Multimodal fusion are categorized into four levels including data level, feature level, score level, and decision level (Atrey, Hossain & Saddik, 2010; Shivappa, Trivedi & Rao, 2010). Data level fusion refers to the combination of raw data from several sensors. It is not widely utilized due to the incompatibility of different modalities. Feature level fusion refers to the integration of different feature vectors. Although the feature level contains rich message about the raw data, it is difficult to obtain intrinsic correlation between heterogeneous features. Score level fusion refers to the combination of matching scores provided by different modalities. Its advantages are simple implementation and scalability. Decision level fusion refers to the combination of decisions from separate classifiers. Decision level fusion allows flexibility in the choice of individual classifiers, while it loses correlation information.

In practical application, it is highly possible that the extracted data are incomplete and imprecise due to heterogeneous measurement of different modalities. Hence, integrating complementary data and eliminating redundant information are essential before classification is implemented. Among numerous methods, the most popular linear strategies are linear discriminant analysis (LDA), principal component analysis (PCA), canonical correlation analysis (CCA), cross-modal factor analysis (CFA), etc (Lazaridis, Axenopoulos & Rafailidis, 2013). One of the widely used approaches is canonical correlation analysis (CCA) which realizes linear dimensionality reduction and fusion by computing maximally correlated linear projections (Shin & Park, 2011). Unlike CCA, cross-modal factor analysis (CFA) is a novel method to represent the coupled patterns between two different subsets of features through cross-modal association. CFA provides feature selection capability in addition to feature dimension reduction (Wang, Guan & Venetsanopoulos, 2011 July). Recently, there has been extensive interest in non-linear feature transformation. Instead of assuming linear relationship, kernel method is proposed to obtain non-linear correlation among the original data, which leads to kernel PCA (Schölkopf, Smola & Müller, 1997), kernel CCA (Xu & Mu, 2007) and kernel CFA (Wang, Guan & Venetsanopoulos, 2011 May).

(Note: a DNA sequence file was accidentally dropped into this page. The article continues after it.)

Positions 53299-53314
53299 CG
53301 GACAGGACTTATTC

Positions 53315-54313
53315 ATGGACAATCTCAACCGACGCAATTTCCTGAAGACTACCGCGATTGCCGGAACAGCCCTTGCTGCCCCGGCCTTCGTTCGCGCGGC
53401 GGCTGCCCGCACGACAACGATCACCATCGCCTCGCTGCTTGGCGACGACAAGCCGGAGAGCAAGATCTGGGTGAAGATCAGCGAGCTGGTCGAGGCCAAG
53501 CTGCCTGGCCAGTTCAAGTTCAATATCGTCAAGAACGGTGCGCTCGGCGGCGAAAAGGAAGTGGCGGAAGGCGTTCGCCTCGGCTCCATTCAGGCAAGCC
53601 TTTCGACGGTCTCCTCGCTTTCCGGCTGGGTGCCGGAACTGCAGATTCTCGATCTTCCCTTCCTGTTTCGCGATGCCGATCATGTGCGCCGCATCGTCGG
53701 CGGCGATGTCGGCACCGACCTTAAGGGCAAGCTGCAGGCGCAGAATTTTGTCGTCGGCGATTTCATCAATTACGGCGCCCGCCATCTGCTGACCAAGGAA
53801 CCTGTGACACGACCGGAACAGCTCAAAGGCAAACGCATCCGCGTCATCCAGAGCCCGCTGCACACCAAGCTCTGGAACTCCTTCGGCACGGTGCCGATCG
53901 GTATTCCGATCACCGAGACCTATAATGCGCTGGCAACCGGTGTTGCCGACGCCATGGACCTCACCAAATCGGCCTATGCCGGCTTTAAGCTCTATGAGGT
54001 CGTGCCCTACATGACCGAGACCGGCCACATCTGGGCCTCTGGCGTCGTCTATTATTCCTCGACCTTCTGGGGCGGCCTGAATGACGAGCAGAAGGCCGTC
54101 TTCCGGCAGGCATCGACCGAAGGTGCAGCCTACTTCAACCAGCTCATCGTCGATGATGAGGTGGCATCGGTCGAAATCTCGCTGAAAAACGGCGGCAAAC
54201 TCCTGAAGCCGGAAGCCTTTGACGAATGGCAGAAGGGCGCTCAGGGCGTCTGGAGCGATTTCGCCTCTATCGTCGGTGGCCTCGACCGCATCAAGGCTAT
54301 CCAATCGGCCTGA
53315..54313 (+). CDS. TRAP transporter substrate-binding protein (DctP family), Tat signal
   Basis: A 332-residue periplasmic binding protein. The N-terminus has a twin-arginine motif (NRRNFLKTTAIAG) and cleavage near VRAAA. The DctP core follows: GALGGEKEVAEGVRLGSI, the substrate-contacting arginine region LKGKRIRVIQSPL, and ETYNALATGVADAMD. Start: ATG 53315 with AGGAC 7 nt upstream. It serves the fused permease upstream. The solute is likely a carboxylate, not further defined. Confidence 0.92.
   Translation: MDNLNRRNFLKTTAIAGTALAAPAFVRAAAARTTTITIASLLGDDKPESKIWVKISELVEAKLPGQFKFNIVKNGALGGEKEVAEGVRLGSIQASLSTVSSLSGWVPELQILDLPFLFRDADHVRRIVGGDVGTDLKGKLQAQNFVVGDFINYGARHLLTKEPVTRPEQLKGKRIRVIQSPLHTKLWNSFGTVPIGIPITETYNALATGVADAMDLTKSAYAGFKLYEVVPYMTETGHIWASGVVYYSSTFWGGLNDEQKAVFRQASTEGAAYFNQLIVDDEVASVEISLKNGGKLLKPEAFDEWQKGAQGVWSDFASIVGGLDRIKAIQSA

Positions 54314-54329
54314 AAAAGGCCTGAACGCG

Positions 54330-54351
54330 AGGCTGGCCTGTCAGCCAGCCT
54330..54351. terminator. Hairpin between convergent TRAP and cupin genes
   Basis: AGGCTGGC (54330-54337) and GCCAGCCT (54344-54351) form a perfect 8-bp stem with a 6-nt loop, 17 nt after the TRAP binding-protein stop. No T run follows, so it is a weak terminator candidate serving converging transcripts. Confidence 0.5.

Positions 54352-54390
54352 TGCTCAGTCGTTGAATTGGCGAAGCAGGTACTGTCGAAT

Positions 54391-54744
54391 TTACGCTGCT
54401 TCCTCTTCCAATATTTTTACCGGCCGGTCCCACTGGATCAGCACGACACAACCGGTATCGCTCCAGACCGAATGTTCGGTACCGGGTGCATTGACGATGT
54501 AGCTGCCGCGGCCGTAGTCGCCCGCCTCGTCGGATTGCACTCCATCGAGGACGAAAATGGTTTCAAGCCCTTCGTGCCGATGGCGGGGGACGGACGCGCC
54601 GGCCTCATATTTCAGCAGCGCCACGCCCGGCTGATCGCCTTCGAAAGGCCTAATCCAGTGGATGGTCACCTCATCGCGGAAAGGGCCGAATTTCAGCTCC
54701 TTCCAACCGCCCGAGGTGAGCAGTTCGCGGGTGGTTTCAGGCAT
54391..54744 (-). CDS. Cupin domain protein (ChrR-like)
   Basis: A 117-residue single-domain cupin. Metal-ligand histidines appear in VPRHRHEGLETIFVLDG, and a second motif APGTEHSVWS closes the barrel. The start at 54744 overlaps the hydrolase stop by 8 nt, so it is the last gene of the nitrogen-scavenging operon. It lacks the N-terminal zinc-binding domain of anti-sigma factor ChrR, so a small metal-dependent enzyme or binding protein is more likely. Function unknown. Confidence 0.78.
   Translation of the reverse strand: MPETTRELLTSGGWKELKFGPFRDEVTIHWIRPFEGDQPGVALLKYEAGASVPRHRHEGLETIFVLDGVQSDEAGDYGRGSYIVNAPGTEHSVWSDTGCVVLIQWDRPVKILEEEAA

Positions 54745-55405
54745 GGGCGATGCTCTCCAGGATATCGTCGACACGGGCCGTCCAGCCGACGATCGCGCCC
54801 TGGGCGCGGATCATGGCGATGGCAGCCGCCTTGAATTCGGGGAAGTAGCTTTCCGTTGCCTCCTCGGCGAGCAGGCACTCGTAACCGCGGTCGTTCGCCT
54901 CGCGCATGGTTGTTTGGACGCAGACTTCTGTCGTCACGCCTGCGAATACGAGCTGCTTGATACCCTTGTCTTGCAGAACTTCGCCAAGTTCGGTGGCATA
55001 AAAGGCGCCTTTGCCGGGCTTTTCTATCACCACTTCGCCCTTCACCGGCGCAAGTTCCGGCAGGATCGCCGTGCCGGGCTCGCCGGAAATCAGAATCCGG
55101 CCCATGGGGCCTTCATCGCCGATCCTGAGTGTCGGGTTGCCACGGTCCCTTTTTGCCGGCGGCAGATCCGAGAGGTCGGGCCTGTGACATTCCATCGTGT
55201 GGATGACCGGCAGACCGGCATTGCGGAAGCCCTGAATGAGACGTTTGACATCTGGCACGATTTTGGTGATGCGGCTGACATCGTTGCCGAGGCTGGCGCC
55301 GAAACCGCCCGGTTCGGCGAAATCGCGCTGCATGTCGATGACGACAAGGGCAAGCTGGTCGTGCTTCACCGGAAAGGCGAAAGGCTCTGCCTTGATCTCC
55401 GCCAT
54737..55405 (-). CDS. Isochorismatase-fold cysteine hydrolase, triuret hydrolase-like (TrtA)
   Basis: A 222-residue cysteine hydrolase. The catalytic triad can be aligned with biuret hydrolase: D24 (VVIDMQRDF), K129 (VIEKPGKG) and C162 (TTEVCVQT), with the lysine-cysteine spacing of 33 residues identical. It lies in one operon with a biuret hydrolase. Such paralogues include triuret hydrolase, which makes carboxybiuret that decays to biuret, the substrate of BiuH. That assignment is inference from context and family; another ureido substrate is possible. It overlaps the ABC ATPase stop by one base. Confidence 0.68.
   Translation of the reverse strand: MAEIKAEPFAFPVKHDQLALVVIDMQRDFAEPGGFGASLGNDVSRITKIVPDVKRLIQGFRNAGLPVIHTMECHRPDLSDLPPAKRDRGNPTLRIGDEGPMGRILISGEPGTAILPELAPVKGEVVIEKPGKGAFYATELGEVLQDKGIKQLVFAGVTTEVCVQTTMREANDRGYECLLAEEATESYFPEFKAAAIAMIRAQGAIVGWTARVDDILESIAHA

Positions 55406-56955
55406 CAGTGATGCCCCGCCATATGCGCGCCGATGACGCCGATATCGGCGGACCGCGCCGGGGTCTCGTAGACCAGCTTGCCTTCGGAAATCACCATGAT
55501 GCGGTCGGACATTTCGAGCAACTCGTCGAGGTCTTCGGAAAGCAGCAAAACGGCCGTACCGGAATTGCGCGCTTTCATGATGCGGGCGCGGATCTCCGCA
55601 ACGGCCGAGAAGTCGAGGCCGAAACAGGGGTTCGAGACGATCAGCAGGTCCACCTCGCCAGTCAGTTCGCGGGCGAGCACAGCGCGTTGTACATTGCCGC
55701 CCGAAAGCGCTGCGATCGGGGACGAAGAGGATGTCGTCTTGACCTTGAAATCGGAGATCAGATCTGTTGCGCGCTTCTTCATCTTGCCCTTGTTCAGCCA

Awards

  • IGI Global’s Seventh Annual Excellence in Research Journal Awards
    IGI Global’s Seventh Annual Excellence in Research Journal AwardsHonoring outstanding scholarship and innovative research within IGI Global's prestigious journal collection, the Seventh Annual Excellence in Research Journal Awards brings attention to the scholars behind the best work from the 2014 copyright year.

Complete Article List

Search this Journal:
Reset
Open Access Articles: Forthcoming
Volume 10: 4 Issues (2019): Forthcoming, Available for Pre-Order
Volume 9: 4 Issues (2018): 1 Released, 3 Forthcoming
Volume 8: 4 Issues (2017)
Volume 7: 4 Issues (2016)
Volume 6: 4 Issues (2015)
Volume 5: 4 Issues (2014)
Volume 4: 4 Issues (2013)
Volume 3: 4 Issues (2012)
Volume 2: 4 Issues (2011)
Volume 1: 4 Issues (2010)
View Complete Journal Contents Listing